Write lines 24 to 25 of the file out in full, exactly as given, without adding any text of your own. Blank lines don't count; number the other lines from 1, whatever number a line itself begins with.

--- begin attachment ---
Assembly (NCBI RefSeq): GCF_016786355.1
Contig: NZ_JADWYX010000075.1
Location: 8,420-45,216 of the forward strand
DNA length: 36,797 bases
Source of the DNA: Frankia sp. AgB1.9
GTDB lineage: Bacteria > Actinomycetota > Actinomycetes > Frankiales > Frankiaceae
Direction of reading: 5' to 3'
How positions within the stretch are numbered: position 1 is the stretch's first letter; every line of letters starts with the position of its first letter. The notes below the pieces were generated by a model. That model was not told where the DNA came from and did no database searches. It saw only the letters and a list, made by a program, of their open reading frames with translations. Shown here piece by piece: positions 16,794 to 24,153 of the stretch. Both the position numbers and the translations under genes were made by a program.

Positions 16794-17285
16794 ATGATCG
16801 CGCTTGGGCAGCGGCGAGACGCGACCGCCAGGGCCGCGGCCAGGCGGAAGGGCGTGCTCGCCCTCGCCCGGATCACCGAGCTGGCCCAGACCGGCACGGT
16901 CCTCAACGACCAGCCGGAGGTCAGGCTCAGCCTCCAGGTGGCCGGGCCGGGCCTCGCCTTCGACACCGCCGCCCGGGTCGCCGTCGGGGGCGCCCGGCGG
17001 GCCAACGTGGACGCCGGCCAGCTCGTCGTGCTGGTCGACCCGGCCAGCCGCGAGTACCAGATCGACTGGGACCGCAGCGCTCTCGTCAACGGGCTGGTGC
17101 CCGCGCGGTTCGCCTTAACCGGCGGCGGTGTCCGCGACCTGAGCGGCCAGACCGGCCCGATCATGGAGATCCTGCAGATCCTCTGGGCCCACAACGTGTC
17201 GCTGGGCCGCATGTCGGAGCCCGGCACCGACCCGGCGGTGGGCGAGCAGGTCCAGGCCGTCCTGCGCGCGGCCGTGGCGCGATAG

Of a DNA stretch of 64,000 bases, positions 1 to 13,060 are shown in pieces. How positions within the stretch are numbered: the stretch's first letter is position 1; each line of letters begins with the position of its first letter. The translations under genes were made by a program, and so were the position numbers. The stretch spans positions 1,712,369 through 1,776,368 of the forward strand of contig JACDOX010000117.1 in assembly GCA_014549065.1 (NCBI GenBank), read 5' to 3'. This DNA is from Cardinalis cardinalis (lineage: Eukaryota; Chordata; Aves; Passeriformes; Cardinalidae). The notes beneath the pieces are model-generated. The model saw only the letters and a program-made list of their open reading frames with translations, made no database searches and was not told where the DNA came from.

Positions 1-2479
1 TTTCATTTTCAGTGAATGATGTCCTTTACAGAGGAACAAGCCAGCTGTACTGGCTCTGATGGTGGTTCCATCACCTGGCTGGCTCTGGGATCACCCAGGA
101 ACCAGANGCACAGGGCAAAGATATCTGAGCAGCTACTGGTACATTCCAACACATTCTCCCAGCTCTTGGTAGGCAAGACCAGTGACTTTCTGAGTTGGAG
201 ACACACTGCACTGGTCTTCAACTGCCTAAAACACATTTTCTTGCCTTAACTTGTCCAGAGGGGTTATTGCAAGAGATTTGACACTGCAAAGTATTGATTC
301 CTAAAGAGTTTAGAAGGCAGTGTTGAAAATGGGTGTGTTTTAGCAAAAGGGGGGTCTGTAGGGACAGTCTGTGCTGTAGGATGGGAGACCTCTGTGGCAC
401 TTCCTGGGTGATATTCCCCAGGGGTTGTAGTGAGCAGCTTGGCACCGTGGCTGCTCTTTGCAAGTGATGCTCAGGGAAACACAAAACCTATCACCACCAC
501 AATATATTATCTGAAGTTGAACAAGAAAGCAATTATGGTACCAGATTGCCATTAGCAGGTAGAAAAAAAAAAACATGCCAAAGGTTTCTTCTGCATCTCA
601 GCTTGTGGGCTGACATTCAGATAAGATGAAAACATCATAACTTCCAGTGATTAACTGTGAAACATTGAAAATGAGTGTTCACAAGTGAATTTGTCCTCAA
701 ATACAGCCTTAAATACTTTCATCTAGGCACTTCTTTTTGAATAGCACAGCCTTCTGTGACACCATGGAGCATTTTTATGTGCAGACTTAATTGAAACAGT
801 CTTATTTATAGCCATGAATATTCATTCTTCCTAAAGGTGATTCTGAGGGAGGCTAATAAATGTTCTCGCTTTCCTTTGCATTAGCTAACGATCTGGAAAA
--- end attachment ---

601 GCTTGTGGGCTGACATTCAGATAAGATGAAAACATCATAACTTCCAGTGATTAACTGTGAAACATTGAAAATGAGTGTTCACAAGTGAATTTGTCCTCAA
701 ATACAGCCTTAAATACTTTCATCTAGGCACTTCTTTTTGAATAGCACAGCCTTCTGTGACACCATGGAGCATTTTTATGTGCAGACTTAATTGAAACAGT